St. Andrew's Biblical Theological Institute (Moscow, Russia)
Ecumenical Humanitarian Organisation (Novi Sad, Serbia)
DELM – Development of Ecumenical Leadership in Mission Network
NELCEE – Network for Ecumenical Learning in Central and Eastern Europe
with the support of
ICCO - Kerk in Actie (Utrecht, Netherlands)
Invitation and Call for Papers
4–7 November 2015
THEME OF THE CONFERENCE
In contemporary Western and Eastern European societies (including post-soviet countries such as Russia, Ukraine and Belarus) church and state are separated from each other, which implies that religion should not enter the domain of politics and ought to confine itself to the sphere of private life or, at most, to inculcate certain moral values in society. This, however, does not mean that religion is not involved in the process of taking political decisions and does not affect socio-political realities.
People engaged in political activities, including leading politicians, may belong to certain churches and hold their own religious views which can have a significant impact on their political thinking and actions. Moreover, in order to achieve their purposes, politicians can use (or misuse) religion to affect the masses. Religious rhetoric, often mixed with nationalistic, is actively employed in political propaganda and the church is expected to react to this, approvingly or disapprovingly.
Even if the church is not directly involved in politics, it cannot keep silence on political situations and political processes in society. However, very often the church is unable to give a clear answer to what is going on in the sphere of politics because it does not have a well-developed position. Critical theological reflection on politics is necessary here, and this is what political theology is about. Such a theology should especially be directed at denouncing any kind of injustice, both in the structures of a stable society and in situations of socio-political crisis (revolutions, wars and other kinds of conflicts).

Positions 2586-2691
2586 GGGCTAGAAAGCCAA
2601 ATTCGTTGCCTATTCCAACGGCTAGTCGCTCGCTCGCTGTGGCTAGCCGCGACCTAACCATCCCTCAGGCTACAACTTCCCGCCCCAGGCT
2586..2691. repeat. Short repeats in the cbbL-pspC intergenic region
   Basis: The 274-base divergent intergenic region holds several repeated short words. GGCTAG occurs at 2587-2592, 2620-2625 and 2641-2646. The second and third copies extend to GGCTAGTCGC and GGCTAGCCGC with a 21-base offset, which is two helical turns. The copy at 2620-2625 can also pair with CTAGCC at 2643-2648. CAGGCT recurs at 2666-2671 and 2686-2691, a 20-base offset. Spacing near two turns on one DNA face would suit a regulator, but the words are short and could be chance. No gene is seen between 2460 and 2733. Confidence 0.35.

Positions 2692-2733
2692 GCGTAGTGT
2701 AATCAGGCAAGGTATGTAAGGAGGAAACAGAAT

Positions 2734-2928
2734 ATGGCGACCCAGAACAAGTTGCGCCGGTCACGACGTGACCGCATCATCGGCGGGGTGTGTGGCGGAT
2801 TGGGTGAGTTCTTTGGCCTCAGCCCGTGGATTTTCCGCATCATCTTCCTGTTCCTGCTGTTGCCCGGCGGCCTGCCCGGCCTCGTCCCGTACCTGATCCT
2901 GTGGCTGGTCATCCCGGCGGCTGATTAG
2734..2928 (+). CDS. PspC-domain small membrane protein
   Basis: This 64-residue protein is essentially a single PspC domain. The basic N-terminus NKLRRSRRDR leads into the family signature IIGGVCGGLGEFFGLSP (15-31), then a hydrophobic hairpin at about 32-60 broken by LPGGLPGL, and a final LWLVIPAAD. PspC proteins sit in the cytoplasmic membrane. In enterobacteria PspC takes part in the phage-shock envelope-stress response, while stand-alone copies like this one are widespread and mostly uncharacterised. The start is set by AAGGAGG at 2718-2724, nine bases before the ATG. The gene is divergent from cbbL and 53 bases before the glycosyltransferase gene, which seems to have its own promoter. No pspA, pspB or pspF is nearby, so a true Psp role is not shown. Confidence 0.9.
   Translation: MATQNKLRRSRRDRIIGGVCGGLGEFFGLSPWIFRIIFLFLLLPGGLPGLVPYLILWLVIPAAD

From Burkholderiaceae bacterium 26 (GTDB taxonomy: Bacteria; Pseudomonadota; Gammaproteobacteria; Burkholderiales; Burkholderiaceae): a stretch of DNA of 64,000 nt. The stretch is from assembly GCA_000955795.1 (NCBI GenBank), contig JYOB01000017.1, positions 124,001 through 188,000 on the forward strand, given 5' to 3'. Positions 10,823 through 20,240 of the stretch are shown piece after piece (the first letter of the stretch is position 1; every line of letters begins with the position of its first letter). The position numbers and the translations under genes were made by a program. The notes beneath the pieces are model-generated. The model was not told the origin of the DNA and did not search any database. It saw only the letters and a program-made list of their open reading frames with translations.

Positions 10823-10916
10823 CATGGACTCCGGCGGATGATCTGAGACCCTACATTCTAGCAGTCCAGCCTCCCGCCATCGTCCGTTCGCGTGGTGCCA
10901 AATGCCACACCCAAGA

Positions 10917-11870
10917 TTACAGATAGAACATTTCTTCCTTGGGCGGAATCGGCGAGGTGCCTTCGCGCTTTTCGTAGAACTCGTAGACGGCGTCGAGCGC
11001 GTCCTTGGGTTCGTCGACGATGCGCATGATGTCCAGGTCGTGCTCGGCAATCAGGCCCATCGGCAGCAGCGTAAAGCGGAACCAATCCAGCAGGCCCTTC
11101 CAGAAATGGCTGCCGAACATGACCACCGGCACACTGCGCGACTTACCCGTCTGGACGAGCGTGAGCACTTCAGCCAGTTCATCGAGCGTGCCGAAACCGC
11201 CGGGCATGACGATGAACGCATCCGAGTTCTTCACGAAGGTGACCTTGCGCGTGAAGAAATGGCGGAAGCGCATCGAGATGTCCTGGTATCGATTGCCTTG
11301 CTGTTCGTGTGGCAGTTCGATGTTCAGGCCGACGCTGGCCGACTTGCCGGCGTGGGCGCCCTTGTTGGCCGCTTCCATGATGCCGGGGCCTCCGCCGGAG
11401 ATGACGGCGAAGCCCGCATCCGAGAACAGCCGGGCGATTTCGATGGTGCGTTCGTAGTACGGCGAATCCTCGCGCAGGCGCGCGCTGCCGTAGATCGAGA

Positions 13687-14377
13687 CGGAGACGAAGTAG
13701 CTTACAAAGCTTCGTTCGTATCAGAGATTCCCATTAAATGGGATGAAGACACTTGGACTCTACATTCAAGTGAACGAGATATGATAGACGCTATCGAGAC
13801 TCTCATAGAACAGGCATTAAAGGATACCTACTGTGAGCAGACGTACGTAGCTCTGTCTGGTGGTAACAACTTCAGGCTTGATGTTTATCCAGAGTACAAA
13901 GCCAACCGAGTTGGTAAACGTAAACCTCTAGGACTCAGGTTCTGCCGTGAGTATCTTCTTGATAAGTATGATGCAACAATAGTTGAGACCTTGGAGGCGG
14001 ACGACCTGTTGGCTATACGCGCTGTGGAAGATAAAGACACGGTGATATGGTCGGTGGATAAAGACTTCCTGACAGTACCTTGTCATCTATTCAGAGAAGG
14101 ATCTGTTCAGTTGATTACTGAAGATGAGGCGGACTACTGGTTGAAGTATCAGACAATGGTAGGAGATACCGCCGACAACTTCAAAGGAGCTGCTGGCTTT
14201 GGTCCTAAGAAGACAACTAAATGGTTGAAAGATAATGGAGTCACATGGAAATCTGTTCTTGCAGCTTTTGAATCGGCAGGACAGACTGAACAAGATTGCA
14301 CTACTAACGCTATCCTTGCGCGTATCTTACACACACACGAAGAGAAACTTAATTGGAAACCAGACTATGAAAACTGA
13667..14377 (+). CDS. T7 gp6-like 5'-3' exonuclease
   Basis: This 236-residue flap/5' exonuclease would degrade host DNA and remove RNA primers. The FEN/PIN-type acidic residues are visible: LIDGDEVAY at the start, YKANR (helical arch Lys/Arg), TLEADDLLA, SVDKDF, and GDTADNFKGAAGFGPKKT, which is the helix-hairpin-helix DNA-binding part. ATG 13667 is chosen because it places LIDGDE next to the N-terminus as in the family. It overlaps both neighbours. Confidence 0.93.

The aim of the forthcoming conference is to discuss political theology (its scope, purposes, approaches, language, etc.) in different traditions and to see how it can contribute to building civil society in Eastern European countries.
In the course of the conference, it is intended to address the following questions:
This list does not exhaust all aspects of the topic announced in the title of the conference but provides a focus for expected discussion.
Those who wish to present a paper should send a summary (500 words at most) by e-mail to St. Andrew’s Institute by 1 September 2015. The Organizing Committee selects papers for the Conference and sends invitations to the speakers. The full text of all selected papers will have to be submitted by 1 November 2015. The working language of the conference will be English.
Upon arrival at the conference every participant will receive summaries of all the papers and the conference programme. Papers are scheduled for 20 minutes each. Registration forms can be found on St. Andrew’s website www.standrews.ru. Registrations, summaries and papers should be sent to:
St. Andrew’s Biblical Theological Institute
Jerusalem St. 3, Moscow, 109316, Russia
Tel/Fax: +7 495 6702200; +7 495 6707644
Email: firstname.lastname@example.org, email@example.com
ORGANIZATION AND ACCOMMODATION
The conference will assemble on 4 November 2015 for a reception and opening ceremony in the evening. Participants will depart after breakfast on 7 November. Accommodation and meals will be provided by the organizers. Travel expenses (within Europe only) can be reimbursed.
Numbers are limited and early registration is strongly advised. Registration forms can be found on St. Andrew's website www.standrews.ru and must be sent to the above address.